by David Safier
Jesús de la Garza, superintendent of the Chinle Unified School District, drove nearly six hours to attend the protest. He said hacking at public education funding to balance the budget is not in the best interest of the state.
"Hopefully we don't have to do this every year, every month," said de la Garza of the protest. "But we will if we have to. Full-day kindergarten impacts every school district in the state. That's a critical time of development. We know the difference. The benefits are evident."
Florence Unified School District Superintendent Gary Nine, a leader of the protest, thanked the crowd for giving up their Sunday afternoon for their children, their students.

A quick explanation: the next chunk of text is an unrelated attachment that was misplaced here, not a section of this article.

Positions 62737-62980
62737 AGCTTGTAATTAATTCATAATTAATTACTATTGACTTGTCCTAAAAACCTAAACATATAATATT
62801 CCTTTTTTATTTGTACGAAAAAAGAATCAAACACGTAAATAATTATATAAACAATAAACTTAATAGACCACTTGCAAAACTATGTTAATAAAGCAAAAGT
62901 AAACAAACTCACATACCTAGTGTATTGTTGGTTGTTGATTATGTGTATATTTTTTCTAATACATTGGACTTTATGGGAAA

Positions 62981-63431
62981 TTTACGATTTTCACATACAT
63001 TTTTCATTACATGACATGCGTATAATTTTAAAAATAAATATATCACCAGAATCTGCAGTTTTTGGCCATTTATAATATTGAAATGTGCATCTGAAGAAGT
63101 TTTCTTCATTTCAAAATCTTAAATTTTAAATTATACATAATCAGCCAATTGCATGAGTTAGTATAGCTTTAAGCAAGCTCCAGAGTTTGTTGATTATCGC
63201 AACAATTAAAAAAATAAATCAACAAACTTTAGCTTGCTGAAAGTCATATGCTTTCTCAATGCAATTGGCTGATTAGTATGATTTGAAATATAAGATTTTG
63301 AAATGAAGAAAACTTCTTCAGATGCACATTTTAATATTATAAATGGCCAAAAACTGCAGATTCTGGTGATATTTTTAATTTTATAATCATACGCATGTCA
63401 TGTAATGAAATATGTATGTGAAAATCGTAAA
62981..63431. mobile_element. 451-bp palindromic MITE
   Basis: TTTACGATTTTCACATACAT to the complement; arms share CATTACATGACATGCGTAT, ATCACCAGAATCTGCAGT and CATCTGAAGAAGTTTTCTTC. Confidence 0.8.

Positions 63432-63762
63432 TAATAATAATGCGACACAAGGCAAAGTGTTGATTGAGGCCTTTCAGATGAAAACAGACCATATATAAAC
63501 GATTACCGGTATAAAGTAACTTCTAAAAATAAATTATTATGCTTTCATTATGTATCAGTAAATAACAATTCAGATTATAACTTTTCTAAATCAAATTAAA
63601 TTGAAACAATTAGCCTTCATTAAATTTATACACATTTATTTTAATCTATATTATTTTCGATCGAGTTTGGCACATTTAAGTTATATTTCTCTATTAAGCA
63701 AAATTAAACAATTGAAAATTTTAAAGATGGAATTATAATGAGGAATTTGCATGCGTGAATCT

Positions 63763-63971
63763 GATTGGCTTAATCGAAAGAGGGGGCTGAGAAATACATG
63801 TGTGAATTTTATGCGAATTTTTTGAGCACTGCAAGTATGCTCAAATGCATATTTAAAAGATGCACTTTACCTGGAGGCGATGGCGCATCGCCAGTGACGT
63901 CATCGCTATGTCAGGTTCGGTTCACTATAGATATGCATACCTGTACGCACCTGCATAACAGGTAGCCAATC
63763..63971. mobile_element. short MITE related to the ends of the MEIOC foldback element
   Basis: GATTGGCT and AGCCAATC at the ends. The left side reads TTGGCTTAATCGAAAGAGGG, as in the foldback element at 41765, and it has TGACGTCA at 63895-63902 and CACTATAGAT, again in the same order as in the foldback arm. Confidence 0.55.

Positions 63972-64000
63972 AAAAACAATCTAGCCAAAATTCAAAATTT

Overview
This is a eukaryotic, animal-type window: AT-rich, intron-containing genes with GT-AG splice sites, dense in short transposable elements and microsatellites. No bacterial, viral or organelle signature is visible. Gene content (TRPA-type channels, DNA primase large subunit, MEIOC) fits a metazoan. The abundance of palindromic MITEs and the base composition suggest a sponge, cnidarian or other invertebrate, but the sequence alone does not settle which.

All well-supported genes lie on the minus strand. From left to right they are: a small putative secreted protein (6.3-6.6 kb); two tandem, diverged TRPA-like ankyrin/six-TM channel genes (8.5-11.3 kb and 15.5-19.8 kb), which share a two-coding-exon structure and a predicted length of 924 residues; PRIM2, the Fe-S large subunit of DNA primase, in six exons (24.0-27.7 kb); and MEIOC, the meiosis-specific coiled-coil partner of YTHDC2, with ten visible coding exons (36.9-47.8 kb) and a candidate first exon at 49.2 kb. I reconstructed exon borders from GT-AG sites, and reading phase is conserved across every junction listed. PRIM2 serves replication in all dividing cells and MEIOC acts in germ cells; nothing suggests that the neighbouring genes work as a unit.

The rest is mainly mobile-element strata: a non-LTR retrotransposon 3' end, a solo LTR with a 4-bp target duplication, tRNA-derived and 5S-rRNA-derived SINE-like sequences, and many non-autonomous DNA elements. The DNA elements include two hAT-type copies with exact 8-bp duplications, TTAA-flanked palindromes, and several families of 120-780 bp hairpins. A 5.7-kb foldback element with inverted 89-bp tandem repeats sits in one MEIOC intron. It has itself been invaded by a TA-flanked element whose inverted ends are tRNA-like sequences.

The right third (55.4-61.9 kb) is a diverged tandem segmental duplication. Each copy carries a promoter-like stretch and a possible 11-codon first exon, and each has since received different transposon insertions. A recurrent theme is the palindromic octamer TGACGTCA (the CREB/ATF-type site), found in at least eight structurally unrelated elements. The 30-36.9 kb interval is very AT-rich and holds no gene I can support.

"Slashing education is something that history has already proved is a mistake," said Nine. "I've never carried a sign. I've never protested. But we are wide awake and we are a force to reckon with."
Assistant Senate Minority Leader Rebecca Rios, D-Apache Junction, said the protest was one of the largest crowds she's seen on the Capitol Mall. She encouraged the crowd to keep the pressure on their elected officials.
"Protests like this can make the difference," said Rios. "This speaks to the fact that people are concerned and are not going to sit still. They need to write or call their specific legislators and the governor and ask them how they're going to vote."